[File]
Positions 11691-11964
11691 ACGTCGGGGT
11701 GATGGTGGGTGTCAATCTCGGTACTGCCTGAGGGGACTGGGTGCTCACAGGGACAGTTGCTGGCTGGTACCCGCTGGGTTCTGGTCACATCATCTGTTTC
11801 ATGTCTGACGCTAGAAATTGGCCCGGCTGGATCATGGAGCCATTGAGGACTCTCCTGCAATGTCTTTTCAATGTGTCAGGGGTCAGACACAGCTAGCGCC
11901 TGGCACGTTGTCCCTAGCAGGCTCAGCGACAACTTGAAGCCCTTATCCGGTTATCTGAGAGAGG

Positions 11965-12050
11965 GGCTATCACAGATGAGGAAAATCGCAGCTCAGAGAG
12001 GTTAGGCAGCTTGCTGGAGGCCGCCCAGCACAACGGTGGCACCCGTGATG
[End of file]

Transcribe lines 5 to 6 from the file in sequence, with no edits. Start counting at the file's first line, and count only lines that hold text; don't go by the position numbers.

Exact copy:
11901 TGGCACGTTGTCCCTAGCAGGCTCAGCGACAACTTGAAGCCCTTATCCGGTTATCTGAGAGAGG

Positions 11965-12050